Rockies agree with Hawpe on three-year, $17,425,000 deal
The Colorado Rockies keep locking up the nucleus that took them to the World Series last season.
Outfielder Brad Hawpe and Colorado agreed Tuesday to a $17,425,000, three-year contract, making the right fielder the fourth key Rockies player to receive a long-term deal following the team's first World Series appearance last October.
The deal, which includes a club option for 2011, replaces the $3,925,000, one-year contract that had been agreed to in January.
"I think the Rockies have made a good commitment to the players and I think the players have worked hard to build up the franchise," Hawpe said. "I think there's a good thing going on here, not just the players and the front office, but everyone involved all the way through the minor league system."
Hawpe hit .291 last year with 29 homers and 116 RBIs. He slumped against left-handed pitching for much of the summer, giving Ryan Spilborghs more playing time, although he finished strong against lefties down the stretch.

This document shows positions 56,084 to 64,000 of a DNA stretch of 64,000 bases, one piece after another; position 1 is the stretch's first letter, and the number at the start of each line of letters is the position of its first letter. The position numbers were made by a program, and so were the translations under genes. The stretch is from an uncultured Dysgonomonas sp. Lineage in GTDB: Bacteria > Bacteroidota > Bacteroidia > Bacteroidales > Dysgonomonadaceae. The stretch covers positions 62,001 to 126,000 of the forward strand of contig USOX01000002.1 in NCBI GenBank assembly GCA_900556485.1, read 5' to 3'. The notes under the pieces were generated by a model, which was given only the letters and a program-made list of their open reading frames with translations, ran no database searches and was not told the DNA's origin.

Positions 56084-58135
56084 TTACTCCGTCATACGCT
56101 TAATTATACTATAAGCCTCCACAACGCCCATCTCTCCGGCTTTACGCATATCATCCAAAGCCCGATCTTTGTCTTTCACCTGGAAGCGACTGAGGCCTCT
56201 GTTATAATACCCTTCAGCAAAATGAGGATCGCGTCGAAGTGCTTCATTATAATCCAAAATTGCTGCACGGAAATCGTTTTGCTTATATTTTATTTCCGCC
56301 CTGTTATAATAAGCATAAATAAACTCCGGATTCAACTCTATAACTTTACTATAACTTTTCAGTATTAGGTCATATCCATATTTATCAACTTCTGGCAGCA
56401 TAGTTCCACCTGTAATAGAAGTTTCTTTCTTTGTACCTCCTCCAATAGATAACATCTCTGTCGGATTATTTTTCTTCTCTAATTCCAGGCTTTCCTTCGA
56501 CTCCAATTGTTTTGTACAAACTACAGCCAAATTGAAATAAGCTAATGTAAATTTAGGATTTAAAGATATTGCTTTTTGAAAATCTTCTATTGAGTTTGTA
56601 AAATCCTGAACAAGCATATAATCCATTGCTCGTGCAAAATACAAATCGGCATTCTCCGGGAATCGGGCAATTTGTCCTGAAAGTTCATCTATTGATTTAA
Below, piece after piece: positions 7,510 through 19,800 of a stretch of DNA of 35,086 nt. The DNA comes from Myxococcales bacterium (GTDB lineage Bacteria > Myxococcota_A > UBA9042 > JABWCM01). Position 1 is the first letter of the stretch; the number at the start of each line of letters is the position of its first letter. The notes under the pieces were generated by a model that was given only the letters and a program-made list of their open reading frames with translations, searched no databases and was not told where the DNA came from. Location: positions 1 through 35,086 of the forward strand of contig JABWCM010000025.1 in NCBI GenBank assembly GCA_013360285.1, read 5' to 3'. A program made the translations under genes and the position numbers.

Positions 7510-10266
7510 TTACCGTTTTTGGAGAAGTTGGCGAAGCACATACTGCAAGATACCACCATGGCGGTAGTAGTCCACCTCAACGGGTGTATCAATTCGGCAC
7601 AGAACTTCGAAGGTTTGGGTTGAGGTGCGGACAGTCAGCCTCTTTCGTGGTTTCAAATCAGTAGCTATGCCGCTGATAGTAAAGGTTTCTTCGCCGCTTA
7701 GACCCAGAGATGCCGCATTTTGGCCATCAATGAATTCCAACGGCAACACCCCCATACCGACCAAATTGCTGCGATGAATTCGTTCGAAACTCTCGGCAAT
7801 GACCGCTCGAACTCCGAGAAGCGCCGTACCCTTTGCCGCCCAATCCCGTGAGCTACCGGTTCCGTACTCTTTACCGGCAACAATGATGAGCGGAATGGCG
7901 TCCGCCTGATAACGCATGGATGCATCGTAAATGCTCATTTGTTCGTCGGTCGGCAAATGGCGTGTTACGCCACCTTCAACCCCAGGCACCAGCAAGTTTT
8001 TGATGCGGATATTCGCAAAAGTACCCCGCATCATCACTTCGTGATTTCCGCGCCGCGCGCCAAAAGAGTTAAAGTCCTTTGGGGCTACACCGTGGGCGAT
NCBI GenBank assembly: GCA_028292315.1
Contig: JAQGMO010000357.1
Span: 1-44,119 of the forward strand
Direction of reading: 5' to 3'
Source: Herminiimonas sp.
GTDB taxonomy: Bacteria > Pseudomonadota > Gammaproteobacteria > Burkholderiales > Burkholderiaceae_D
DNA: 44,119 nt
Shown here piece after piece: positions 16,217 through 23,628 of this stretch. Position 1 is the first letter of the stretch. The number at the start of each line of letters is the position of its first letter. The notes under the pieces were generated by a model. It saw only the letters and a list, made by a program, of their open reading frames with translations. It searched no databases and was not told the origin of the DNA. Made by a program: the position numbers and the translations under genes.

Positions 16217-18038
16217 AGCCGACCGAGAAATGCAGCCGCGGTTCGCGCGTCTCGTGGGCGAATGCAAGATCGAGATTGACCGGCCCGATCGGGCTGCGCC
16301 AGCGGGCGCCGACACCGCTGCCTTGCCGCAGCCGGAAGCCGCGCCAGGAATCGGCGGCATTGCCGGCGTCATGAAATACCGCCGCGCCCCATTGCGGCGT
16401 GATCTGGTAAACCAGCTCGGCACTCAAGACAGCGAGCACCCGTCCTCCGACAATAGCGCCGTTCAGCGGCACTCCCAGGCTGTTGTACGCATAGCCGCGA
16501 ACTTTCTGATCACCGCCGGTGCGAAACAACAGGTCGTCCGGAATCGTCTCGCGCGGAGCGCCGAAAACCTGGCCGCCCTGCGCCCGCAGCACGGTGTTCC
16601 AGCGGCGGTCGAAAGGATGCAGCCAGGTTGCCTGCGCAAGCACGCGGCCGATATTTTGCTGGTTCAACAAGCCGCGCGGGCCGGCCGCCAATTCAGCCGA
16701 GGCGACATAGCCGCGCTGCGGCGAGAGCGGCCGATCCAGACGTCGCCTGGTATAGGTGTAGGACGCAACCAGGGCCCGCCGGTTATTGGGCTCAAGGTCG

Colorado also agreed to long-term deals with right-hander Aaron Cook ($34.5 million over four years), shortstop Troy Tulowitzki ($31 million over six years) and closer Manny Corpas ($8,025,000 over four years).
"I think it's another step in the right direction," Tulowitzki said of Hawpe's deal. "There are some guys out there still I would like to play with for the years remaining on my contract, but they're definitely taking the right approach and getting guys locked up."
"The goal is to go to and win a World Series," he said. "We proved we're capable of getting there and showed how close we are, so they stepped up and are showing they want to keep us together."
While providing the Rockies with cost certainty in coming years, the deals provide security for the players at what could be bargain prices should they continue to progress at the same rate they have.
"You've got to make sacrifices to make things work," Hawpe said. "I think the Rockies made some sacrifices and I think the players have made sacrifices instead of going out to find better deals. ... Sometimes you just have to be happy with where you're at and I think we're all happy to be playing with each other."
Information from The Associated Press was used in this report.
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